The incredible shrinking GOP presidential field
The Republican presidential field is smaller and shrinking faster than eight years ago, raising the chances former President Trump finds himself in a head-t0-head contest in some early primary states.
Why it matters: The goal for most remaining candidates is to make themselves the sole alternative to Trump, who is still heavily favored to win the nomination.
- The faster they can get there, the better they like their chances.
Driving the news: Former UN Ambassador Nikki Haley has vacuumed up many of Sen. Tim Scott's (R-S.C.) major donors after her fellow South Carolinian dropped out last week.
- "This is a two-person race — between one man and one woman," Haley campaign communications director Nachama Soloveichik told Axios.
- Haley announced an eye-popping $10 million ad campaign in New Hampshire and Iowa next month, and new donors could further bolster her campaign's final push to overtake Florida Gov. Ron DeSantis in the earliest contests.
- DeSantis, meanwhile, raised $2 million in 48 hours last week, showing an ability to expand his high-dollar donor base after many of his donors had already maxed out.
What they're saying: The GOP consolidation is happening faster than anyone anticipated, multiple people involved in the campaigns tell Axios.
- "The person that hurts the most is Donald Trump," Kristin Davison, the chief operating officer of DeSantis' super PAC, said on the rapidly shrinking candidate pool. "He was banking on a crowded field, well through Iowa."
- "Maybe the debates are the cause, but what's really sped it up is Trump's total domination," said Scott Reed, a co-chairman of the PAC that was supporting former Vice President Mike Pence.
- "There's a massive amount of pressure from everything from the establishment conservative media to donors for a non-Trump candidate — for that to coalesce," one GOP political strategist told Axios.
- That puts more pressure on candidates to bow out and get behind someone else once it is clear they don't have a shot at being the one to take on Trump.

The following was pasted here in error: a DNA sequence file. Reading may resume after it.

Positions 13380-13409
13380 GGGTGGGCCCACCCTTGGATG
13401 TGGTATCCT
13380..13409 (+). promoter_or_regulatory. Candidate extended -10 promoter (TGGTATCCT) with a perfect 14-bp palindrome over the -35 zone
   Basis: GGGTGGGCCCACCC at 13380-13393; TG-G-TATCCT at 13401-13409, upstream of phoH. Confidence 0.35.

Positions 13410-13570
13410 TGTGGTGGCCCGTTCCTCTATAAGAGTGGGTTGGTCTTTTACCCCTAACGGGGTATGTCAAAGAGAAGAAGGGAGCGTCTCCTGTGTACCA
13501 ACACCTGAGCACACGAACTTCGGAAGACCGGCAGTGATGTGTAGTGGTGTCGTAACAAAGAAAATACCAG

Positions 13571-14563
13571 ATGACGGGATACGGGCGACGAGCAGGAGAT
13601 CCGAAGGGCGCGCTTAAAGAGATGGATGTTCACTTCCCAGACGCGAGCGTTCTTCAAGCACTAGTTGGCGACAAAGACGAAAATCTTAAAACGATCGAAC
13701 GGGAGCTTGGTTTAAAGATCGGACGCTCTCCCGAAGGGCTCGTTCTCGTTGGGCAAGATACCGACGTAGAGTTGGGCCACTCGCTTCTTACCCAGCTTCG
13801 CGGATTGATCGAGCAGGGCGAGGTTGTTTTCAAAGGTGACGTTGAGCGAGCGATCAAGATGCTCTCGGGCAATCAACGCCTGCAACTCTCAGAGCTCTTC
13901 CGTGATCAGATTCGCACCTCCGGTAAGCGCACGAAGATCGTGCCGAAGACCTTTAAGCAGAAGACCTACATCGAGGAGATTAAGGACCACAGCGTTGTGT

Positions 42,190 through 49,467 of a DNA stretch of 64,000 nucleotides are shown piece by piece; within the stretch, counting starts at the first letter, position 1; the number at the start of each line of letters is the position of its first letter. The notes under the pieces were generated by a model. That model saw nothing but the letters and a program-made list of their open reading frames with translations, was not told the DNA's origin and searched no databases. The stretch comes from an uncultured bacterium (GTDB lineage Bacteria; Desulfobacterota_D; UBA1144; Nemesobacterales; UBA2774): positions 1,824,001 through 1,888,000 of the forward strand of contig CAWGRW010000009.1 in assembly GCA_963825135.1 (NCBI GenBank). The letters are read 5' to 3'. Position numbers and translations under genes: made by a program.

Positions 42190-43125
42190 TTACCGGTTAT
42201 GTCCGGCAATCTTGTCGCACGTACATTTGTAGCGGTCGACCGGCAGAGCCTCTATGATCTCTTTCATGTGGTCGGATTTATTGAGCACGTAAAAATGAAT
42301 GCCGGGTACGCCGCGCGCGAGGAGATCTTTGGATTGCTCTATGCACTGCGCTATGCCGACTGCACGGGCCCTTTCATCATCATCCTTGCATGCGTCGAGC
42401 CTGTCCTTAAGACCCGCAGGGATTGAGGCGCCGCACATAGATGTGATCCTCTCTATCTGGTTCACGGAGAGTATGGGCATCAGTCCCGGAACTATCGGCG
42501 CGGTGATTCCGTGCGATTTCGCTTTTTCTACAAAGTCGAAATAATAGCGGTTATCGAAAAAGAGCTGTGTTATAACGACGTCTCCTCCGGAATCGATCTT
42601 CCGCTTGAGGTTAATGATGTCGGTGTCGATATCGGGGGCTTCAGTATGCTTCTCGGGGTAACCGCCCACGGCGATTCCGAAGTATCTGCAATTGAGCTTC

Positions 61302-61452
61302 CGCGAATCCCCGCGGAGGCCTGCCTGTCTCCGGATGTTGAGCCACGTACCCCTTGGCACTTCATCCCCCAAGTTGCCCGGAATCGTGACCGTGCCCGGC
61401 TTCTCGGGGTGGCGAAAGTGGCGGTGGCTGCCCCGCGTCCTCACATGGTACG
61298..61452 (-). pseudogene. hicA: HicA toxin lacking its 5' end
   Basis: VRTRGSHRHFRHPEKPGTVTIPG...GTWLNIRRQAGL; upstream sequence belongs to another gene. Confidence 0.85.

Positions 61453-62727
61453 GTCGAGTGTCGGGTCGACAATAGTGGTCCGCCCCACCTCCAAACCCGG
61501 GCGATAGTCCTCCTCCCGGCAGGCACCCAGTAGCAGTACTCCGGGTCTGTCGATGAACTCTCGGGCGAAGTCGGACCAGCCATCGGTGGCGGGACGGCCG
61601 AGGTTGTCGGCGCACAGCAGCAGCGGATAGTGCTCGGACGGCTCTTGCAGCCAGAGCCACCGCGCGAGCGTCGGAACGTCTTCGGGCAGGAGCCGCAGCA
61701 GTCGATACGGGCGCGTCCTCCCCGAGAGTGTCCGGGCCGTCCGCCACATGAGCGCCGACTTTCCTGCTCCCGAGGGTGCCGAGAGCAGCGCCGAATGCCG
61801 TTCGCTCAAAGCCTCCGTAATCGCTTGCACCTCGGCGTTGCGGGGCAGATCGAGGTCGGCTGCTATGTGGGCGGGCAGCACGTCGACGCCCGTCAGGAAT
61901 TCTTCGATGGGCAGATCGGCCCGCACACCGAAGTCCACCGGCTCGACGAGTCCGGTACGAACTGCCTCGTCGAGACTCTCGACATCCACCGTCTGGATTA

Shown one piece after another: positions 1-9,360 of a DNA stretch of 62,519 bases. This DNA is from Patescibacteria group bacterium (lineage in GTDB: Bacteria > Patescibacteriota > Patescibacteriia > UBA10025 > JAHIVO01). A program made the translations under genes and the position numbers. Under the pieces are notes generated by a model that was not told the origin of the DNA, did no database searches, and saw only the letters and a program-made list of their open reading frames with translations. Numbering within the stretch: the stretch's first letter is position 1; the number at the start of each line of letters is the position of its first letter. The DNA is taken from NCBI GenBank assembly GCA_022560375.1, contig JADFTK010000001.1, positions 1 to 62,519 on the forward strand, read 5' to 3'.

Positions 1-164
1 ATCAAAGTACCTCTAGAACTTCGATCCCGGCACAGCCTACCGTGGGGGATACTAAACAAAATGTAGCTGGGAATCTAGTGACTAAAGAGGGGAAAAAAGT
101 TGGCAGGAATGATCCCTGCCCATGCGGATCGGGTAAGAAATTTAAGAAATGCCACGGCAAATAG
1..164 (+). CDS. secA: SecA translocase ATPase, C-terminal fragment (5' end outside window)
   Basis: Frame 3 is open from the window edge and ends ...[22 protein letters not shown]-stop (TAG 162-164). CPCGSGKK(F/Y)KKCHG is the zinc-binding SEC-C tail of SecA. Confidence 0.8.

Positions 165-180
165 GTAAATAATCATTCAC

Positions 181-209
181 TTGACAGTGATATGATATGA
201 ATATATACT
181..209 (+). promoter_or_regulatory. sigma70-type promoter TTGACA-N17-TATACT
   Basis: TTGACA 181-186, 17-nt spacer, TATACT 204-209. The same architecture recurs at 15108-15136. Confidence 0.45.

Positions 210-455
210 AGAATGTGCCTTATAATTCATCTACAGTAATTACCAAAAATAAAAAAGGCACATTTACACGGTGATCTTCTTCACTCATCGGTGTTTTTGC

Yes, but: Not everyone is folding to the pressure: Former New Jersey Gov. Chris Christie's campaign sent a memo to donors Friday signaling he will stay in the race through the New Hampshire primary on Jan. 23 — and potentially well beyond.
The other side: Trump benefits from his semi-incumbent advantage and dominates in the polls. His team says it's not worried.
- "We understand that there is a whole industry and game board built around the dungeons and dragons, pontificating political class about 'what ifs,'" said Chris LaCivita, a senior Trump strategist, told Axios.
- "But the data does prove a consolidation — a consolidation behind Donald Trump against anyone in a head-to-head matchup," he added.
By the numbers: After Scott suspended his campaign last week, there are now eight active GOP candidates vying for the nomination, according to data pulled by Ballotpedia.
- In mid-November 2015, there were 15. Twelve of them stayed in until the Iowa caucus on Feb. 1, 2016. Seven dropped out by Super Tuesday the following month.
- By the end of November 2019, Democrats had 18 candidates — a record in the modern era. Joe Biden's resounding victory in South Carolina on Feb. 29, 2020, led to a dramatic consolidation of the field before Super Tuesday.
- That set up a spring contest between Biden and Sen. Bernie Sanders (I-Vt.), with Democrats deciding that the more moderate candidate represented their best chance to defeat Trump.
The bottom line: Last week's GOP debate in Miami — two months before the Iowa caucuses — had five participants. Next month's will likely have four or fewer, depending on who meets the more stringent qualifications.
- In February of 2016, three days before the New Hampshire primary, the Saint Anselm College GOP debate still had seven candidates.